PornHub users may be looking over their shoulders for another reason, after news emerged that cybercriminals have been targeting the website.
Millions of visitors to the site may have been exposed to the Kotver malware, which generates revenue by clicking on ads in the background, with users left oblivious.
Know as a 'malvertising' attack, it could have easily delivered more malicious ransomware or information gathering software instead, according to Daily Mail.
Computer security experts from Sunnyvale-based Proofpoint first raised the alarm about the hack attack.
Countries most heavily hit over the more than year-long campaign include the US, UK, Canada, and Australia.
Users install what they believe is an update to popular browser related software like Chrome, Firefox and Adobe's Flash player.
Instead, their systems are infected by the virus.
Following notification from Proofpoint, PornHub and the Traffic Junky advertising network worked to remove the infected content and keep visitors safe.
Kevin Epstein, vice president of threat operations at Proofpoint: "This campaign uses clever social engineering to trick users into installing fake updates that appear as soon as they visited a page containing a malicious ad.
"Once users clicked on what they thought was an update file, they may not have even noticed a change in their systems as the malware opened an invisible web browser process, clicked on ads, and generated potential revenue for cybercriminals.
"We encourage consumers to run anti-malware security solutions to ensure systems are clear and organisations to update web gateways to detect related traffic."
In a written statement to MailOnline Corey Price, Pornhub vice president, added: "Pornhub's commitment to providing their viewers with an optimal online experience has made security a top priority, allowing us to respond quickly to cybercrime and safeguard our customers.
"Over the course of the past year, we've taken several measures to further ensure the safety of our users.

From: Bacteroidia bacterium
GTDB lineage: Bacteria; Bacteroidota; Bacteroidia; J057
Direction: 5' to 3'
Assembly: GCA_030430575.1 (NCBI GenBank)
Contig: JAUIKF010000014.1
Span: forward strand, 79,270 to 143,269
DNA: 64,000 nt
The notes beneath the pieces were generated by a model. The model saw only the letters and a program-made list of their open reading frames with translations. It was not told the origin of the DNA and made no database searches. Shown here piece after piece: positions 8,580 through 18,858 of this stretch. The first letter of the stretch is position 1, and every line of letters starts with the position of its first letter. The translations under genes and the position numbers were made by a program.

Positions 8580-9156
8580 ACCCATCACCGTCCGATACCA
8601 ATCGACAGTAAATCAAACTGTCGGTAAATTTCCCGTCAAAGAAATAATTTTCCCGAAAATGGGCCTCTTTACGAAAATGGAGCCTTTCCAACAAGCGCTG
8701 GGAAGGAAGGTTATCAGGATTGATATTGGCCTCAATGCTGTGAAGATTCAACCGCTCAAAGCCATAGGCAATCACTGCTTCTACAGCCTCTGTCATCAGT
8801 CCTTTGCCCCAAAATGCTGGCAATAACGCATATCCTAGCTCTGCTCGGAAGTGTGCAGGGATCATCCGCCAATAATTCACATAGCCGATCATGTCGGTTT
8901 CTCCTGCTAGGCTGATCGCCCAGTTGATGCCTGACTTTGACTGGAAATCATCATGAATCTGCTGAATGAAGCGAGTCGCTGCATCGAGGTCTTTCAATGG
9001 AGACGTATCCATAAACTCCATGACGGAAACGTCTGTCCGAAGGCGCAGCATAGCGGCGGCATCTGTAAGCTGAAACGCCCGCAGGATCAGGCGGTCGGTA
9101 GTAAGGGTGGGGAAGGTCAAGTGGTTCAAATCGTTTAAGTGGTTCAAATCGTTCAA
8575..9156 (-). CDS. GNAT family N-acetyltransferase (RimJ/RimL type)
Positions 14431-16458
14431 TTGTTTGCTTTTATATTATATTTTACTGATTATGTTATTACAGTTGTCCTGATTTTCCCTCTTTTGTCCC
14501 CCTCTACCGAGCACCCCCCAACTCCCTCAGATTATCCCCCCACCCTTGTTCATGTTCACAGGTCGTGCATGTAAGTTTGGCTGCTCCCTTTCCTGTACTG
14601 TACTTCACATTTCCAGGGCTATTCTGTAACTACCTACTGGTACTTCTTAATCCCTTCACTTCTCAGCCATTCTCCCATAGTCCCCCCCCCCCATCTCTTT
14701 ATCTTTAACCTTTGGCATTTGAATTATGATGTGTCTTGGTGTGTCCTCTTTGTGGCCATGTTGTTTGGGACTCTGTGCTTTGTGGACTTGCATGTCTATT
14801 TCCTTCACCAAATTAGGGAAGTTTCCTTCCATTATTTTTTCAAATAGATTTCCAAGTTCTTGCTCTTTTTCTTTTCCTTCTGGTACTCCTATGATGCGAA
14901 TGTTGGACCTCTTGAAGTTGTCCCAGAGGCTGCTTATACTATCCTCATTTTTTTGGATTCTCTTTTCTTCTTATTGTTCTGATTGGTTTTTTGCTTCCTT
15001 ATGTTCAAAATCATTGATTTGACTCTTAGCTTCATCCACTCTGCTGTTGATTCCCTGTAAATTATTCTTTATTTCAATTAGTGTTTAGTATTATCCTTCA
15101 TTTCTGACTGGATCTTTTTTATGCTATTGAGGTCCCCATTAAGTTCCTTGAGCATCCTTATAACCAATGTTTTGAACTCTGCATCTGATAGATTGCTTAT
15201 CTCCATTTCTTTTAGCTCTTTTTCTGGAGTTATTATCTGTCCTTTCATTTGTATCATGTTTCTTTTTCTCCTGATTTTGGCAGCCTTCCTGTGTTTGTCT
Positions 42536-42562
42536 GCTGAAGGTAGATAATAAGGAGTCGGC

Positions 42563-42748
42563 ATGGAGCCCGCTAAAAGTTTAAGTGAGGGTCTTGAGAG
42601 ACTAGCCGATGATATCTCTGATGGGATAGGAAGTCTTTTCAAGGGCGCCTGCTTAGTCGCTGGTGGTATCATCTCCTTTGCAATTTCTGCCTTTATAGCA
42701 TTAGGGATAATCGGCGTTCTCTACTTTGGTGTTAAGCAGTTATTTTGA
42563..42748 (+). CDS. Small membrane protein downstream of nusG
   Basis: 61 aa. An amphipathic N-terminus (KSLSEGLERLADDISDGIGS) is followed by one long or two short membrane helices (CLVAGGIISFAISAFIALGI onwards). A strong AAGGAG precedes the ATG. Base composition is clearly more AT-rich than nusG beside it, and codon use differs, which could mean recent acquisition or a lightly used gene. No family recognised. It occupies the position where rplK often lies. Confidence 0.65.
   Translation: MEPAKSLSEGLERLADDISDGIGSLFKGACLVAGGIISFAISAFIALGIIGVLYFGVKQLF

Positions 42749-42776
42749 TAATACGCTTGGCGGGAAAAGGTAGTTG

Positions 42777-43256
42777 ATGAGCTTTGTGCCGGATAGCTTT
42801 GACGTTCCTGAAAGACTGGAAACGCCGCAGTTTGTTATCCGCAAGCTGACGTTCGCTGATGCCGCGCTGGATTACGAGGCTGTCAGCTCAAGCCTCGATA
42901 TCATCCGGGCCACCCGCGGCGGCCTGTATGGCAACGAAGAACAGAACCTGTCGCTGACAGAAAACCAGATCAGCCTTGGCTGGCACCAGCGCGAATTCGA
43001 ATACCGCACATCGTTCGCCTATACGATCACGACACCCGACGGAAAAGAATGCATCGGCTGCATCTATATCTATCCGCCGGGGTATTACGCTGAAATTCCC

"We announced a bug bounty program through HackerOne to reward researchers that find security bugs on our platform with bounties as high as $25,000.
"This program has been extremely successful thus far, providing some of our savvy fans with a chance to earn some extra cash.
"More importantly, it ensures the safety of our 80 million daily visitors.
"Additionally, we went all-in on encryption and switched to HTTPS by default across the entirety of our site to help ensure our users' privacy and offer heightened security against hackers and malware."
This is not the first time that visitors to porn sites have been warned about the potential dangers of their online activities.
In September, researchers discovered that watching mobile porn on your smartphone puts you at much higher risk of having your data leaked than watching it on your PC.
Experts from Wandera, a London-based mobile phone consultancy, looked at the websites that are most likely to contain malware, and found that the adult apps were also the most likely to have malicious bugs.
They examined content viewed on 10,000 mobile devices across the US and UK.
They discovered that 34 out of every 10,000 devices are accessing inappropriate content on a daily basis.
A further analysis of the results showed that inappropriate mobile activity was highest on Fridays, followed by Thursdays, while Monday was the least popular day for inappropriate mobile activity.
In terms of time of day, inappropriate usage was found to increase from 8pm, peaking at around 2-3am, and remaining low throughout the working day.
Gambling, cam, adult and ad networks were found to be by far the biggest risks for mobile users.